US President Barack Obama defended his comparison of Republicans who oppose his Iran nuclear deal to Islamist hard-liners, saying Friday that both are opposed to changing for the better.
On Wednesday, the president linked critics of the deal on Capitol Hill to hard-liners in Tehran who chant “Death to America,” drawing complaints from GOP lawmakers that he was demonizing them instead of engaging in a real political debate.
“What I said is absolutely true, factually,” Obama told CNN’s Fareed Zakaria in an excerpt of an interview published Friday.
What the two groups have in common is that they’re “satisfied with the status quo,” he said, according to CNN.
Hardliners are opposed to any cooperation with the international community, and Republicans have an “ideological commitment” to not getting a deal done, he said.
The full interview is slated to air Sunday.
Mitch McConnell, the top Republican lawmaker in the US Senate, has called on Obama to retract his comments, calling them offensive.
Obama is treating his drive to win congressional support for his nuclear deal with Iran like a political campaign, making attacks on opponents that need to stop, McConnell said Thursday.
Obama so far “is treating this like a political campaign,” McConnell told reporters. “Demonize your opponents, gin up the base, get Democrats all angry and, you know, rally around the president. To me, it’s a different kind of issue.”
The majority leader has said he wants senators to spend next month’s debate over the Iran deal planted in their seats — an unusual step underscoring the issue’s gravity.
McConnell’s comments came as the Senate left town for a summer recess that both sides in the dispute plan to use to try lining up support for showdown votes next month. They followed a tumultuous early debate over the nuclear agreement in which Republican opponents of the agreement have used strong language to criticize Obama.
Obama said Republicans quick dismissal of the deal also put them in line with Iranian hardliners from the Quds Force.
“The reason that Mitch McConnell and the rest of the folks in his caucus who opposed this jumped out and opposed this before they even read it, before it was even posted, is reflective of a ideological commitment not to get a deal done,” Obama said. “In that sense they do have much more in common with the hardliners who are much more satisfied with the status quo.”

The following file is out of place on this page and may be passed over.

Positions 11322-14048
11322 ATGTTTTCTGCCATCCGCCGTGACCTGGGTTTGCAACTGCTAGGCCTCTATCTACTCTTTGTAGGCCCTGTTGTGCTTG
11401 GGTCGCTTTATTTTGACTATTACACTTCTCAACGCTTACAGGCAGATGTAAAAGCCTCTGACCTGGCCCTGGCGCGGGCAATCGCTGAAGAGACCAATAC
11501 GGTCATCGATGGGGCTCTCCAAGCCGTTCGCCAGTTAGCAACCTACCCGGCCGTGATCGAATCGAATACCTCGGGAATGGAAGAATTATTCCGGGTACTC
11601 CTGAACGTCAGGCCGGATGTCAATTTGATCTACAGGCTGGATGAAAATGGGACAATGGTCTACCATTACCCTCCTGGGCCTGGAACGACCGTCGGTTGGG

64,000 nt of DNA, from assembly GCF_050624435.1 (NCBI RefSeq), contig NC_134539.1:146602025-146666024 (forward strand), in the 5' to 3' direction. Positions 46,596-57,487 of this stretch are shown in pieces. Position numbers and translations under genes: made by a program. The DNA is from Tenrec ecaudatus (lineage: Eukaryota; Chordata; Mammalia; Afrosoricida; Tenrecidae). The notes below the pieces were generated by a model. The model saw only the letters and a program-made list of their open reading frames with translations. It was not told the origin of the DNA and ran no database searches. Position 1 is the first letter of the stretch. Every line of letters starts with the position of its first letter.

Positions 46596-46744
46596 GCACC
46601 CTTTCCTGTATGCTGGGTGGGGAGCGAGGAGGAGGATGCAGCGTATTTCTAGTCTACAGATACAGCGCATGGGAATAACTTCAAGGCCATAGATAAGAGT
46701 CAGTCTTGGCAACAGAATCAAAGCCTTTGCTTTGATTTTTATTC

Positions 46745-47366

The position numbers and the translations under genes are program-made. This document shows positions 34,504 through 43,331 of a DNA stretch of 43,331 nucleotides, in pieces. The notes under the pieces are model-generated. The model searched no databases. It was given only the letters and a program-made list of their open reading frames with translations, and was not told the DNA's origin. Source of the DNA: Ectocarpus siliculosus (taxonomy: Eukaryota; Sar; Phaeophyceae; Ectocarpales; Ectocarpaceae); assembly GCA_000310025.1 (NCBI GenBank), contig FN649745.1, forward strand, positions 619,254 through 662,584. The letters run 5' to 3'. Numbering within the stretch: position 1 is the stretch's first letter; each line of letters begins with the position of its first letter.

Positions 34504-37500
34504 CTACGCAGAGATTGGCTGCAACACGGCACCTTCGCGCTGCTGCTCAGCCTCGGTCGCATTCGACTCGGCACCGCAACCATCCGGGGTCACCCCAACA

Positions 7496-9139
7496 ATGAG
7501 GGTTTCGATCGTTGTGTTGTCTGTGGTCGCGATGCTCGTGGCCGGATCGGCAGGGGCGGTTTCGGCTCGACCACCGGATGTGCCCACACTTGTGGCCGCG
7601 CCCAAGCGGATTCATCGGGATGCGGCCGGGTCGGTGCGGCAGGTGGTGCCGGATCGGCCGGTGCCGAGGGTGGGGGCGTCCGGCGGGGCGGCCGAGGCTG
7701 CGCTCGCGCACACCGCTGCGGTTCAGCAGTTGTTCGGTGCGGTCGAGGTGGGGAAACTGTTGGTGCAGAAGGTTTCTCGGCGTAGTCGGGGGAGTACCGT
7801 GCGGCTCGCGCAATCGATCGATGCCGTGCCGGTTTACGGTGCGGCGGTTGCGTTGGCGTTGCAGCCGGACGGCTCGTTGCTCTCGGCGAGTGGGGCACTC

Lawmakers are required to vote on whether to accept the Iran agreement by September 17.
Opponents are hoping to corral seven Democrats into the anti-bill camp, thus overriding a near-certain veto when Republican senators vote down the provisions lifting sanctions on Iran in exchange for limits on uranium enrichment.
Senator Chuck Schumer, a New York Democrat expected to be the party’s next leader in the Senate, said Thursday he will oppose the deal, breaking the Democratic firewall of backing Obama.
“The very real risk that Iran will not moderate and will, instead, use the agreement to pursue its nefarious goals is too great,” Schumer said in opposing the pact. He said he based his decision on the nuclear and non-nuclear elements of the accord and on the question, “Are we better off with the agreement or without it?”
Obama had steadily been gaining support for the pact, and on Friday, Wisconsin Democratic Sen. Tammy Baldwin announced that she would back the measure.
“Simply put, I do not believe that rejecting this agreement is in our national security interest,” Baldwin said.
A leading Jewish Democrat, Schumer was the first senator of Obama’s party to step forward to oppose the deal.
Schumer’s decision was a blow to the administration, though it remained to be seen how many other Democratic lawmakers would follow the New York senator. He informed the White House of his decision Thursday afternoon
Speaking Wednesday, Obama said Iranian “hard-liners chanting ‘Death to America'” were “making common cause with the Republican caucus.”
McConnell pointedly objected to those remarks, saying, “The president ought to treat this like a serious national security debate rather than a political campaign and tone down the rhetoric and talk about the facts.”
Yet in recent weeks, some Republicans have pulled no punches to criticize Obama over the agreement, which would lift sanctions on Iran in exchange for Tehran mothballing its ambitions to build a nuclear weapon for at least a decade.
Presidential hopeful Senator Ted Cruz, said the pact would make the Obama administration “the world’s leading financier of radical Islamic terrorism” because lifting the sanctions would restore money to Iran that it could use to support terrorist groups it sponsors.
Another Republican presidential contender, former Arkansas Governor Mike Huckabee, said Obama is marching Jews “to the door of the oven” — a reference to both the Holocaust and Israel’s strong opposition to the agreement.
On Wednesday, Sen. John McCain, a leading Republican, said of Obama, “He’s carrying on in the finest traditions of Neville Chamberlain,” the British prime minister best known for unsuccessfully trying to appease Germany’s Adolf Hitler before World War II.